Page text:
One project each year turns ‘wasteland’ into vacation spot

overall view of stream and swing in pergola in Snyder NY backyard

One project every year has turned a fixer-upper house with no garden into a relaxing getaway at 389 Berryman Dr., Snyder.

I visited during the 11th annual Snyder-Cleve Hill Garden View, held Sunday, July 14.

When Debbie Hanny moved in 13 years ago, “There was no garden. It was a wasteland.”

The project in the first year was to install the fence in the front yard. This past fall, she and her partner Jerry Schultze put in the raised bed along the driveway. In the years in between, they put in the upper and lower deck, the pergola with a swing and a stream with waterfalls at each end.

“It’s a work in progress,” Schultze said. “All I know is my to-do list has never gone down to nothing.”

two tiered deck in Snyder NY

Schultze designed and built the pergola and swing, which you can see above, according to Hanny’s specifications. The swing had to be wide enough so she could stretch out and take a nap or that all of her little grandchildren could sit on it at one time. The pergola has a light in the ceiling that can be dimmed. A wisteria winds around the pergola, making it a cool and shady spot on a hot afternoon.

He also built the upper and lower deck, which you will notice wraps around the tree.

waterfall in corner of yard near hammock in Snyder NY

There are many seating areas in the yard, and they use them all. Each area offers its own view of the stream that twists diagonally from one corner of the yard to the other, flowing under the bridge.

“This is our vacation spot,” Schultze said.

The stream, which they had a company install, has a waterfall at each end. One waterfall is tucked into the corner next to the hammock. That spot, between the tree and the fence, was a place where Hanny couldn’t get anything to grow. Now it’s lovely to relax on the hammock with a good book  listening to the gentle splash of the water. The falls are intentionally small so that they wouldn’t be too loud.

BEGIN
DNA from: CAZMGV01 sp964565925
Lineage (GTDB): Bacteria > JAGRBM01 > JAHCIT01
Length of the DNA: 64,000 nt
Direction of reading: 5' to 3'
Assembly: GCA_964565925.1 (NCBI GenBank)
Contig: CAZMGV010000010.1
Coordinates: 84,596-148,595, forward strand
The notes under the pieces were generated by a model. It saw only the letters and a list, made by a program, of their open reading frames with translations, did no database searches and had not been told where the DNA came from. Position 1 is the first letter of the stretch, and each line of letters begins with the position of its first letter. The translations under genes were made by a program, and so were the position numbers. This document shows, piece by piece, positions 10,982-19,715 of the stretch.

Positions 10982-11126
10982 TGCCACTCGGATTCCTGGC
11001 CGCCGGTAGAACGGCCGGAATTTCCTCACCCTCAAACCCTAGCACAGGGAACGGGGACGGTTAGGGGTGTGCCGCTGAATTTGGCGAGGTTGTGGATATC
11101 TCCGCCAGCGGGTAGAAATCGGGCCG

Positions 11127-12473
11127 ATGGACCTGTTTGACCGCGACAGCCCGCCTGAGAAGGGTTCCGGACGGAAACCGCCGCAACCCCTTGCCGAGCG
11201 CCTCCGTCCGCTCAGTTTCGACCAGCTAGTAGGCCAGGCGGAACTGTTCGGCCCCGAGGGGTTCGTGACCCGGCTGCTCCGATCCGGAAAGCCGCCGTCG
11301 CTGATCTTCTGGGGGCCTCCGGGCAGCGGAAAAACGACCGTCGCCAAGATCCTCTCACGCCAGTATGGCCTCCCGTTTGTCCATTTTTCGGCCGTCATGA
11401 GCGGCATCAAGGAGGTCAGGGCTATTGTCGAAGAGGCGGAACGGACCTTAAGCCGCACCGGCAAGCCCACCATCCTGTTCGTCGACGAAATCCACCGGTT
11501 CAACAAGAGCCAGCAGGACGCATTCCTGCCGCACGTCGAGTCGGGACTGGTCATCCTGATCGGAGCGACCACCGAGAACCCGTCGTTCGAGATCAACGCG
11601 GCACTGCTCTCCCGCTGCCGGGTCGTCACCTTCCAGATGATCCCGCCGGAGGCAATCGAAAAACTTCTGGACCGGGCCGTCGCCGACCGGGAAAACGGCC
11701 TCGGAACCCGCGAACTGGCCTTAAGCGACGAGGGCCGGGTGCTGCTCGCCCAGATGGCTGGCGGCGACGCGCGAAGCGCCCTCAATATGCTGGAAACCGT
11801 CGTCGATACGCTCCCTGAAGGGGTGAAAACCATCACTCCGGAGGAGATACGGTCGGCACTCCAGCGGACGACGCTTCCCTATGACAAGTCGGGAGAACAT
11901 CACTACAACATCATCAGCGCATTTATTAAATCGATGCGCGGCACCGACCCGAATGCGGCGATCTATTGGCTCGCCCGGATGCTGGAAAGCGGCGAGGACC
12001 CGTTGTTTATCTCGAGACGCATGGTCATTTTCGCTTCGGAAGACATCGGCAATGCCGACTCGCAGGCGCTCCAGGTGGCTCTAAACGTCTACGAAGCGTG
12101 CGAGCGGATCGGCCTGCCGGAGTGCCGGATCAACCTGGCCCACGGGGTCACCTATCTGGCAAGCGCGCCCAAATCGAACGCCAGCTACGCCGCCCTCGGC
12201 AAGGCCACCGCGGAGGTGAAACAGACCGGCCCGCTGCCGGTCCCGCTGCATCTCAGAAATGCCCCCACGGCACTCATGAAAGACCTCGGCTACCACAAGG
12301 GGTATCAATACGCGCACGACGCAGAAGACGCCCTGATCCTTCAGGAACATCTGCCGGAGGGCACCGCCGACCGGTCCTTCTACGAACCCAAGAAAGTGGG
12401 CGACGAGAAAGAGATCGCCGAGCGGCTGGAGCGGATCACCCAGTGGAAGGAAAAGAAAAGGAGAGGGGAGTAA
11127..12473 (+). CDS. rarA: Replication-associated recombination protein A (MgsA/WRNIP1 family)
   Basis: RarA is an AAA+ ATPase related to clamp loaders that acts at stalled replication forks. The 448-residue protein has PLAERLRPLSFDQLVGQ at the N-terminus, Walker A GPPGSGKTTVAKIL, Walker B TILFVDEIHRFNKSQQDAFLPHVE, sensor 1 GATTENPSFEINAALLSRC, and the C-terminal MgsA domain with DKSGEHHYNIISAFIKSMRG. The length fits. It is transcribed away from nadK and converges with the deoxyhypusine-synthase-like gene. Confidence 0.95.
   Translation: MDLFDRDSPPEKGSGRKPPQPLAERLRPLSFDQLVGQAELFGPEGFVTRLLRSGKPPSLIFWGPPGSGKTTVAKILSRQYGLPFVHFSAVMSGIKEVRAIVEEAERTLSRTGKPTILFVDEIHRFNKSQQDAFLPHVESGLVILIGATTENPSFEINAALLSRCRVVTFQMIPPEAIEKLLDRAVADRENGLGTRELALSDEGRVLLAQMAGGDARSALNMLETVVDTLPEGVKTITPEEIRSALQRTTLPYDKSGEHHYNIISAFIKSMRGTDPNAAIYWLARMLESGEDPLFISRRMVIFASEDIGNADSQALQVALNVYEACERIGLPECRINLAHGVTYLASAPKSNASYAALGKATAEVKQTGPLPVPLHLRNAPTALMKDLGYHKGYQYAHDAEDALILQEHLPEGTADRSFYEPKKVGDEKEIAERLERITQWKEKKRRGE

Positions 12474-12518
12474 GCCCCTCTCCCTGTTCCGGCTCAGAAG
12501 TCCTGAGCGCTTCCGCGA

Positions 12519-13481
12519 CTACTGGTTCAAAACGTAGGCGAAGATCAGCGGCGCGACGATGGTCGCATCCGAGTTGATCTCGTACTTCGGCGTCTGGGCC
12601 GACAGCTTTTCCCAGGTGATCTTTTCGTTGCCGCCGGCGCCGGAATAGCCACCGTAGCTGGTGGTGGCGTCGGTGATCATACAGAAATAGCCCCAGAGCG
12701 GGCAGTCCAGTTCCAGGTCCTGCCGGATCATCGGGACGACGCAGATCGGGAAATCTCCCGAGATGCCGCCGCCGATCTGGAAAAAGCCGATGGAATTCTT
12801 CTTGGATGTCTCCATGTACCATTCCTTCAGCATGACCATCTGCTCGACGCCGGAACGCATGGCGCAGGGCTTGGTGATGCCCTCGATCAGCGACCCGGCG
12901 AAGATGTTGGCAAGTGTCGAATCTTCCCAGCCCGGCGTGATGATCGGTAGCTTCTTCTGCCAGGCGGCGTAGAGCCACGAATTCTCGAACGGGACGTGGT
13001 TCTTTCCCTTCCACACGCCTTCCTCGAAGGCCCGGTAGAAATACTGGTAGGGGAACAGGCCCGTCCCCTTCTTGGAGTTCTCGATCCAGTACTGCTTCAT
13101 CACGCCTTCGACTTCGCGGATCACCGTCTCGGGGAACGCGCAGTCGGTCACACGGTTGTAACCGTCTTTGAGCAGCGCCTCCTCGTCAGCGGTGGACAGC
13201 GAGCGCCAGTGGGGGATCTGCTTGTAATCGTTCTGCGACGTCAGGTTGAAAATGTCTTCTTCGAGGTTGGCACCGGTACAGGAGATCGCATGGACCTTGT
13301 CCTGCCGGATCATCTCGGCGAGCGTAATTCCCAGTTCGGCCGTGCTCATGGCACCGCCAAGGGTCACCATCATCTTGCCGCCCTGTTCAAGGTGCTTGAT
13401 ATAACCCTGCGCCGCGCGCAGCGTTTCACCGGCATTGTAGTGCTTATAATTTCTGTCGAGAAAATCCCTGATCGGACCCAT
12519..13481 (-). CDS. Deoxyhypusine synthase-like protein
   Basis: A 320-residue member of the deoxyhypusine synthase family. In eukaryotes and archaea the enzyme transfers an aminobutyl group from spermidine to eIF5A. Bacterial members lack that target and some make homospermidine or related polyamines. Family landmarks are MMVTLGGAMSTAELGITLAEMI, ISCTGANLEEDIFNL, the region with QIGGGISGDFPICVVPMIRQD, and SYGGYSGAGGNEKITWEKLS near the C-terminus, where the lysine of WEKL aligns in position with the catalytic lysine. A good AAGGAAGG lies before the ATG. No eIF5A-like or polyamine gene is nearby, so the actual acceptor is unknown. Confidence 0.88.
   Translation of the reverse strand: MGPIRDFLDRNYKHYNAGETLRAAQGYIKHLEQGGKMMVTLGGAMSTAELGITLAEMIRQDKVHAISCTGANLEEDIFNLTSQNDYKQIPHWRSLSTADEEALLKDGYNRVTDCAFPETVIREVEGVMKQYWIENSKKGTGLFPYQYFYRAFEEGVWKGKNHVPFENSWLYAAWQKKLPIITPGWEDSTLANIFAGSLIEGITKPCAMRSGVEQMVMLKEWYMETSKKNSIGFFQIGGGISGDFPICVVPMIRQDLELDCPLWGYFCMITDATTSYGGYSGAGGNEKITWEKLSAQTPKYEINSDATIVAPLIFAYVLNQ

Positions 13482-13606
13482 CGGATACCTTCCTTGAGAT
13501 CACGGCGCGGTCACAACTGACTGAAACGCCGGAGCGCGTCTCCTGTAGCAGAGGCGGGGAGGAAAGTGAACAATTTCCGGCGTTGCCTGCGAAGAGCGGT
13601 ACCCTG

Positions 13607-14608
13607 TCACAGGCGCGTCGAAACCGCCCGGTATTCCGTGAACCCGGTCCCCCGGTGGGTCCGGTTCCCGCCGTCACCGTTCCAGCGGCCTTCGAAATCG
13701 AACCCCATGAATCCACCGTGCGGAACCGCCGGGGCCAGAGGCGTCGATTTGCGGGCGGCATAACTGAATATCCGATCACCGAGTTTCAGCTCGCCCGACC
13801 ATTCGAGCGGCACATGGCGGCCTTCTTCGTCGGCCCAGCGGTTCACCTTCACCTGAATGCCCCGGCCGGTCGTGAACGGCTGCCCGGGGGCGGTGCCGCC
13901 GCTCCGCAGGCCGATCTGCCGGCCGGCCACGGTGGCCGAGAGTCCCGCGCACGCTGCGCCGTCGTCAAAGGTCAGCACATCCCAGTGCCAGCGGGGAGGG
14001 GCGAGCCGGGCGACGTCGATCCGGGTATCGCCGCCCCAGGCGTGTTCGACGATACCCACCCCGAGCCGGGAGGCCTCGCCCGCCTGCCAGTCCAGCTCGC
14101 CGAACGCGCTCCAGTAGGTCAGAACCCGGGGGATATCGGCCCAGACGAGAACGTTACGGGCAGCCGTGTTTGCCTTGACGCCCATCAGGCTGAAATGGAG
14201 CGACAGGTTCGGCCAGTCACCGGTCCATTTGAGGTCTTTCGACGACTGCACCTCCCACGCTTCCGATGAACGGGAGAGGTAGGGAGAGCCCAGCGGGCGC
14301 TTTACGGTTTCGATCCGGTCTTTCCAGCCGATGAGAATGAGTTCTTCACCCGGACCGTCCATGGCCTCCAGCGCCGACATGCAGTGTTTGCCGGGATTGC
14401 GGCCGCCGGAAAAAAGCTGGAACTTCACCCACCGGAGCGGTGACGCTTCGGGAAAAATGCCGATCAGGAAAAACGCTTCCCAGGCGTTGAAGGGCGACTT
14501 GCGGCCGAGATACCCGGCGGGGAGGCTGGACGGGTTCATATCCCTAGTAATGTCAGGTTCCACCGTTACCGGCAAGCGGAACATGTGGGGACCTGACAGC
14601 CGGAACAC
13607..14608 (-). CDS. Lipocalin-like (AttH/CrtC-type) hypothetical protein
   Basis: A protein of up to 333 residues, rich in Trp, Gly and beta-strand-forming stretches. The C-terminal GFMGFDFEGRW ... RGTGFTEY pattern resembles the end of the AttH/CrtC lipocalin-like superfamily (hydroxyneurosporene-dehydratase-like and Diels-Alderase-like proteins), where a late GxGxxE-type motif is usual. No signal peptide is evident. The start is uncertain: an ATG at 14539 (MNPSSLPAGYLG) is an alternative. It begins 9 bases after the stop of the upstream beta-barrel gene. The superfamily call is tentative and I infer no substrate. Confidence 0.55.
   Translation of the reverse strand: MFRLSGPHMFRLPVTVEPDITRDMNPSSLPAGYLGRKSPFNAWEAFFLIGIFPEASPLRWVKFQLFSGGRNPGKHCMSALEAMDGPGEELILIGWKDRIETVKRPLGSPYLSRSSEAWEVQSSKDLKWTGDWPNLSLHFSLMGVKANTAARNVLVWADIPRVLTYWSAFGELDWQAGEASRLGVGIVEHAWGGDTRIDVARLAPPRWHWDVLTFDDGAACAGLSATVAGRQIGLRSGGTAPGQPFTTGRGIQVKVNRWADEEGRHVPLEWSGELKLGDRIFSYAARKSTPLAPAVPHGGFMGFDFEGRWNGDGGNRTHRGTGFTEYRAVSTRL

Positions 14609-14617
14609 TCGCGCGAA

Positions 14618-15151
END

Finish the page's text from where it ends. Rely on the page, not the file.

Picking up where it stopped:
The waterfall at the other end, which you can see below, is located in the corner to the right of the pergola. There are five large koi, protected by a net from blue heron.

second waterfall in Snyder NY backyard

Hanny and Schultze installed an amazingly long garden bed along the driveway  last fall.

“Then I thought, ‘What have I done?'”  Hanny said. “I had all this empty space. I put out an SOS. I went to my gardening friends and they helped me out. I like to call it my friendship garden because it was built with the help of friends.”

Plants were installed quickly and not labelled fastidiously, but Hanny isn’t concerned.

“There are things in here that I don’t know what they are, but I’m thrilled to death,” she said. “I still don’t know what those big tall ones are going to be.”

The garden, as you can see below, is nicely filled out, especially for such a new space. Tomato plants find a home among the flowers.

border garden  in Snyder NY

While you can get overwhelmed by trying to build a garden bed that’s too big, Hanny cautioned gardeners against building one that’s too small as well. That’s a mistake she made in the front yard, which you can see below.

front garden with fence in Snyder NY